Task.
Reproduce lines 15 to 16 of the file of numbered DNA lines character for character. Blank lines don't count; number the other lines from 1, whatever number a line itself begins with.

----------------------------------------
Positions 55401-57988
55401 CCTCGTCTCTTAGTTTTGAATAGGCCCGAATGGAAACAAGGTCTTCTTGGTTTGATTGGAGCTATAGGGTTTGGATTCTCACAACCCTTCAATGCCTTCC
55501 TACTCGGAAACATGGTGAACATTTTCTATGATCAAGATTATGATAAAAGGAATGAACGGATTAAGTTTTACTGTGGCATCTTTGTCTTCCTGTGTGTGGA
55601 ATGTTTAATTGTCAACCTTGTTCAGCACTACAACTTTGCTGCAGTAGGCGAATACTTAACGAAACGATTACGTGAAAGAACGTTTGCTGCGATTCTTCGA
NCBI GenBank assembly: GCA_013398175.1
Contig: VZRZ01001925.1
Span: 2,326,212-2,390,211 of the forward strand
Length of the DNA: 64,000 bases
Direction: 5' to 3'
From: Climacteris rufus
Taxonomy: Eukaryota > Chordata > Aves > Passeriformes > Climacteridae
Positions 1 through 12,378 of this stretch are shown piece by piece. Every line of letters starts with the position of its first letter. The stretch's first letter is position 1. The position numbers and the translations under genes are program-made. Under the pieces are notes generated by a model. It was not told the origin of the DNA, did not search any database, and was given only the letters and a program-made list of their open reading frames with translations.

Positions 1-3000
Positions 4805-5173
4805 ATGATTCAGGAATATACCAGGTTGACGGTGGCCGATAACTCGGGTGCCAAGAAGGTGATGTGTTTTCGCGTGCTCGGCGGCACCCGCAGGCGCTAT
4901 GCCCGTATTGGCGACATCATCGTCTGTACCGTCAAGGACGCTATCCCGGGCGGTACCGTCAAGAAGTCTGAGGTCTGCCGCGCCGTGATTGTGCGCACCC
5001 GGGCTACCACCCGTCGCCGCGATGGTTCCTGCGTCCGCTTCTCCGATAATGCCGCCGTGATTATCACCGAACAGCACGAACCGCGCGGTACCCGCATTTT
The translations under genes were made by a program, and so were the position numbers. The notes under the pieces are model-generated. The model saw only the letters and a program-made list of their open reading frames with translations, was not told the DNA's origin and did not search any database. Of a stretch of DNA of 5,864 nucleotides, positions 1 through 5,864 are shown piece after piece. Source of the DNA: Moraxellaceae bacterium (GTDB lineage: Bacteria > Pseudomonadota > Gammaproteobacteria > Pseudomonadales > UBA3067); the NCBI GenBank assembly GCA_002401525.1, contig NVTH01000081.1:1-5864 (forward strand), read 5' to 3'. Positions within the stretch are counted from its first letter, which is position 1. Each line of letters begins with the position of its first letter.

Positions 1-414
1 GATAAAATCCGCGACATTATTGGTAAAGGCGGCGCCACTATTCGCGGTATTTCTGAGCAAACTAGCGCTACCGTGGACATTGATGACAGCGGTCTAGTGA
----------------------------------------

4805 ATGATTCAGGAATATACCAGGTTGACGGTGGCCGATAACTCGGGTGCCAAGAAGGTGATGTGTTTTCGCGTGCTCGGCGGCACCCGCAGGCGCTAT
4901 GCCCGTATTGGCGACATCATCGTCTGTACCGTCAAGGACGCTATCCCGGGCGGTACCGTCAAGAAGTCTGAGGTCTGCCGCGCCGTGATTGTGCGCACCC